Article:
Our Name


oski-pimohtahtamwak otayisīniwiwaw (Nehiyawak)
oski pima ci-owat ici ki-kay-dam-o-win-ing (Nakawē)
wana oicimani tecawosdodyē uncumpi (Dakota)
they are into their new journey to knowledge (English)





Thursday, December 7, 2017

Saskatchewan's Advocate for Children and Youth Visits oski-pimohtahtamwak otayisīniwiwaw


 
Kaleya McNabb, Lacey Missens, Taish Desnomie, Mr. Corey O'Soup, Malynda Starr-Desnomie, Ms. Tami Janz-Sargees
 
Raimey Pasqua and Michael Starr-Desnomie
 
Mrs. Koops: What was most memorable about meeting Mr. O’Soup?

Michael: He brought some awesome cinnamon rolls. While I was listening to him and taking pictures, he gave me a couple of ideas that I want to do next with this little program. Try to join him as well, try to help kids feel more safe and more welcome. All kids need to go home safely, and they all need to be treated the same as they would be treated by family, loving one another, respecting one another, always being there for them. Bullying is not the way. When people are bullied it pushes them to the limits, even being suicidal. Even the book that he gave us has lots of information about we could do, what we could take action for. I like what he said, we could help him with this work. People will listen to younger people, we’re getting out there in the world. We need to let everybody know about this.
Michael enjoying the best cinnamon rolls ever.

Malynda: He shared with us that when an older person speaks, you hear what they say, but when a younger person speaks, we reflect on it more because we know what they mean. When you get someone your own age, you know they’ll understand. The older generation doesn’t really have the same problems as us.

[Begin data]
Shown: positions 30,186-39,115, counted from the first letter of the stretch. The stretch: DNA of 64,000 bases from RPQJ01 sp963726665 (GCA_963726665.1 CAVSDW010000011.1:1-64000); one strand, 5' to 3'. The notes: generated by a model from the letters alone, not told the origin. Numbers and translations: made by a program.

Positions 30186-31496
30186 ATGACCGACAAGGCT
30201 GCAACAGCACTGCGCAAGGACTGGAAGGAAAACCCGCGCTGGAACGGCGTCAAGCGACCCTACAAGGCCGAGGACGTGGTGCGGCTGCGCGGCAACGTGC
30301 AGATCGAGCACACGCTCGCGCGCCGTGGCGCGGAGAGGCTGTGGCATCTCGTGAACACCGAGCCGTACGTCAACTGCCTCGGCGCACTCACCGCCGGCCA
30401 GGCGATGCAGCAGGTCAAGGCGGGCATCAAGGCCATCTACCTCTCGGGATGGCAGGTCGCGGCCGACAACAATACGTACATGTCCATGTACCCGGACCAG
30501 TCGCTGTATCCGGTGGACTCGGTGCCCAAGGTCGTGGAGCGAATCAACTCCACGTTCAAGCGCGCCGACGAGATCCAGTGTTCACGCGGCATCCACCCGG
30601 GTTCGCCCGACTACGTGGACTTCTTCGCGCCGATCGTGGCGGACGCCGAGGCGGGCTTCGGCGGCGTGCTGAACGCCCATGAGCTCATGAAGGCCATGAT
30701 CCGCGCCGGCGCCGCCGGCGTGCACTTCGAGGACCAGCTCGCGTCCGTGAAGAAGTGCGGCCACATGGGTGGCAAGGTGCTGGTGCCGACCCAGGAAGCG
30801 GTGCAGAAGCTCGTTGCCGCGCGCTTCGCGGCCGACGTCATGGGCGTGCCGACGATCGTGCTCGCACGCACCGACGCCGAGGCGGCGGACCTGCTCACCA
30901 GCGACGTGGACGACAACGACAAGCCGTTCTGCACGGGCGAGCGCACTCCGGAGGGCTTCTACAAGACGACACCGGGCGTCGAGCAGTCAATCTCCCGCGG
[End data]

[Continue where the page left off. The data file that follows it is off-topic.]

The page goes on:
Mr. O'Soup speaking to us in the classroom.
 
Taish: I think that each kid, each youth, teenager, pre-teen, kindergartener, should just get a piece of paper and write down what they’re feeling, where they are in their lives, where they are coming from, to reach out and talk to somebody, could be anybody, somebody close, mom, dad, teacher, or a friend, and try and find that help to overcome their fears of whatever’s bothering them, to find that courage inside of themselves to know that they’re not alone.
Taish exchanging ideas with Mr. O'Soup.

Mrs. Koops: What was inspiring about our meeting with Mr. O’Soup?

Michael: Everything. Everything that he said. As young leaders like us, we could do something about it because we’re family.

Discussions after we'd finished lunch.
 
Malynda: The whole time he was talking I was inspired and moved by what he was saying. That guy’s going to do some awesome things.

Malynda listening to every word.
 
Mrs. Koops: What are you taking away in your heart, as a youth, after the meeting?

Malynda: When he was talking about social work, I really want to go into social work after high school, he’s trying so hard to make the whole system better and not so twisted as it is right now. With him having the platform that he has, he can really make change in those areas so that makes me feel better and more confident in wanting to pursue Social Work.

Mr. O'Soup sharing his story with us in the classroom.
 
Mrs. Koops: What does it mean to you that he is the first Indigenous Child Advocate in Saskatchewan?

Malynda: Hearing his life story. How humble he is, and just overall how great of a human being he is, making history. I feel so much more uplifted as an Aboriginal person because I see what he’s trying so hard to do. I’m really excited to see where he’ll take us and all the positive affects he’ll have on this province and country. We shouldn’t be restricted that we can only get a certain level of job. He is raising the bar for us, like, we can do it.
Mr. O'Soup gave us all copies of the newly released
Shhh... LISTEN!! We have something to say! Youth Voices from the North
 
Taish said, "Will you sign mine."
 
Everyone else said, "I want mine signed, too."
 
Mr. O'Soup wrote, "Michael, where's my poem?"
Michael ran home and brought back a copy of his poem and gave it to Mr. O'Soup.
 
 
 

 

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